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On this map from around 1811 you will find a number of interesting Viking Age sites marked.
North of number 1 on the map, two small islands are situated. They are called The Eskilstorp Islands or "The pillows". Theses are not marked out on the map from 1811. But on the oldest map preserved, dating back to 1687, drawn by Gerhard Buhrmann, these islands are clearly marked. However they were not islands in 1687, but a part of The Peninsula of Eskilstorp. The peninsula has disappeared under the surface of the sea since then, but these waters are still very shallow. The number 1 indicates the location of the Viking Age underwater barrier. It is located in the narrow mouth of The Bay of Foteviken. The mouth is only about 300 metres wide.
The barrier consists of thousands of rocks, each stone large enough for a man to carry. Within the barrier wooden poles have been driven down, along with the remains of four viking ships. A fifth ship has been excavated for conservation. A full scale copy of this ship, called the "Erik Emune", can be found within the Viking Town of Fotevikens Museum.
Construction of the barrier began during the time of king Harald Bluetooth during 980s AD acording to dendrochronology tests (tree-ring dating of the logs) of the wooden poles. The barrier was continually expanded up until the 1200s when it presumably no longer had a purpose.
The barrier was first described in print in 1967 by aerial archaeologist Esse Eriksson. Danish stone fishermen extracted a lot of rock from the barrier in the early 1900s to support construction in Copenhagen. In popular speech the barrier was called "the bridge" as it used to be traversable with horse and carriage while travelling to Malmö to sell fish. Though this fairly unlikely and can be attributed to folklore since the barrier has a clear channel for sailing in its center. On the hand drawn map of general governor Ascheberg from the 1680s the site is marked as "the stiga", i.e. a site with wooden poles.
Today a narrow deep trench leads through the barrier into the bay of Foteviken. The bay is very shallow, in many places wade deep. The deep trench turns toward the south and follows the eastern beach of the Lilla Hammar isthmus. The area has treacherous underwater rocks making sailing into the bay of Foteviken difficult without a pilot.
Toward the center of the bay a small islet is located. It is likely manmade and may have been the site of an inner fortification before reaching the water basin that cuts inland like a small bay toward Lilla Hammar.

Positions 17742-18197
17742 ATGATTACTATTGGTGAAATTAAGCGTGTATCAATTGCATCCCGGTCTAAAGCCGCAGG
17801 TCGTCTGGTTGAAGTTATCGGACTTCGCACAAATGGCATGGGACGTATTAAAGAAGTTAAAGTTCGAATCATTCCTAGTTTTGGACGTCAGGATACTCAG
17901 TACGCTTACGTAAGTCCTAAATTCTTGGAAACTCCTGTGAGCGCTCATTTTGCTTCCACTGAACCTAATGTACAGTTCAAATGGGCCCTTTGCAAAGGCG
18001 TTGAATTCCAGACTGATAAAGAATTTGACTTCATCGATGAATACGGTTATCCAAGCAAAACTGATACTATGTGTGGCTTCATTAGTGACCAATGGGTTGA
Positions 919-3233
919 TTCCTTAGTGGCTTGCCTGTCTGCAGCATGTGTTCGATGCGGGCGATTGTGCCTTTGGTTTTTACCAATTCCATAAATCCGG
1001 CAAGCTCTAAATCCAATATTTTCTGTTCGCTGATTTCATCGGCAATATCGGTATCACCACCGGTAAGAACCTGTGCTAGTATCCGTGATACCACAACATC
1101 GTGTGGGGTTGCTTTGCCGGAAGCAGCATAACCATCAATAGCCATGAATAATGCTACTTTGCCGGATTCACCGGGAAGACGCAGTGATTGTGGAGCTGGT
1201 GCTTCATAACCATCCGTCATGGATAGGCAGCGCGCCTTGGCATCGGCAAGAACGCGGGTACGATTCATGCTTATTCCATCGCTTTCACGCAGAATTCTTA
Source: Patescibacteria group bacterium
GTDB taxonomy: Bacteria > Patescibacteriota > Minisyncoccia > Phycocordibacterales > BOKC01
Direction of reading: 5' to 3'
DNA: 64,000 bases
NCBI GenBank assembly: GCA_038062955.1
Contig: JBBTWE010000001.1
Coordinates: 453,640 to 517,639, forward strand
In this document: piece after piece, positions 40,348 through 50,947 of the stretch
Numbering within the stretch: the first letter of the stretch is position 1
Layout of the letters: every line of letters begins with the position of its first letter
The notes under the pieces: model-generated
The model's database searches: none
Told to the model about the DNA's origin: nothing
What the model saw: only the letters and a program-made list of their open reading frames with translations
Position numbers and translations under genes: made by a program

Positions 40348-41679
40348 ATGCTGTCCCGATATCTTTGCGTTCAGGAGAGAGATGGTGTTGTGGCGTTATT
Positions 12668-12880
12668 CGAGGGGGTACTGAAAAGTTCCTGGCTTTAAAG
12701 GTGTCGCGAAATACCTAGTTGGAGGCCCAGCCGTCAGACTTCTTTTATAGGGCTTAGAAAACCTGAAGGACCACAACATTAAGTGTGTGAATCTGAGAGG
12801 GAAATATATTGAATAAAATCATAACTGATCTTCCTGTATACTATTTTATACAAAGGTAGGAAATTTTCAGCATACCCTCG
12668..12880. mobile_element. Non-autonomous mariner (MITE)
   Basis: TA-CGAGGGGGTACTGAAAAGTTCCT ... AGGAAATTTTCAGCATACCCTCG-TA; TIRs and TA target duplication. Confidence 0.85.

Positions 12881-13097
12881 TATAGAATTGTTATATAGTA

The bay of Foteviken has become a lot more shallow during recent years, as already pointed out by Esse Eriksson. He claimed that the deep trench may have been 2 - 3 meters deep. This is not necessarily the case though, since an additional half meter deep water compared to today is sufficient for viking age warships to sail into the natural harbor at Lilla Hammar.
Situated to the northeast of The Bay of Foteviken and opposite of The Eskilstorp Islands, which are not marked on the map, is the circular embankment of Eskilstorp or rather the circular moat of Eskilstorp. It was the archaeologist Esse Eriksson, who discovered this ancient monument from the air, during the 1960-ies. He showed the aerial photographs to the professor of archaeology, Holger Arbman, who recalled that the monument looked like the stone built enclosed fields for stallion hunting found in central Sweden. "The Vikings used them for horse competitions and these enclosed fields had capacity for a large number of spectators".
The moat features an oval formation, with a length of 50 metres and a width of 37 metres. The moat does not run all the way around the formation. There is a narrow opening, forming a free passage, situated at one of the long sides. The ground consists of sand and the width of the moat varies between 3 and 4 metres. In 1982 a minor archaeological excavation took place. A couple of minor shafts, located inside and outside of the moat, were investigated and excavated. Nothing was discovered, that could explain the function of this monument. Despite the results of this archaeological investigation, the hypothesis of the monument as an enclosed field for stallion hunting has been regarded as facts and a matter of course. It is rather fascinating how fast a minor casual thought is developed into an undisputable fact.
If this area is considered as a part of a major geographic context, it can be verified that the boundary between the hundred of Oxie in the north and the hundred of Skytt in the south extends to the coast exactly at this location. Some scientists are of the opinion that the hundreds originally might have been administrative regions that arise during the 11th century. Contrary to most hundred boundaries, the boundary between Oxie and Skytt does not follow a river or any other natural frontier. This boundary is a rather straight line stretching from the east to the west. This fact might indicate that this fertile and wealthy area, The Soederslaett, once has been divided into two more equivalent areas. In The Soederslaett area there are more early medieval churches situated, than anywhere else in Scandinavia.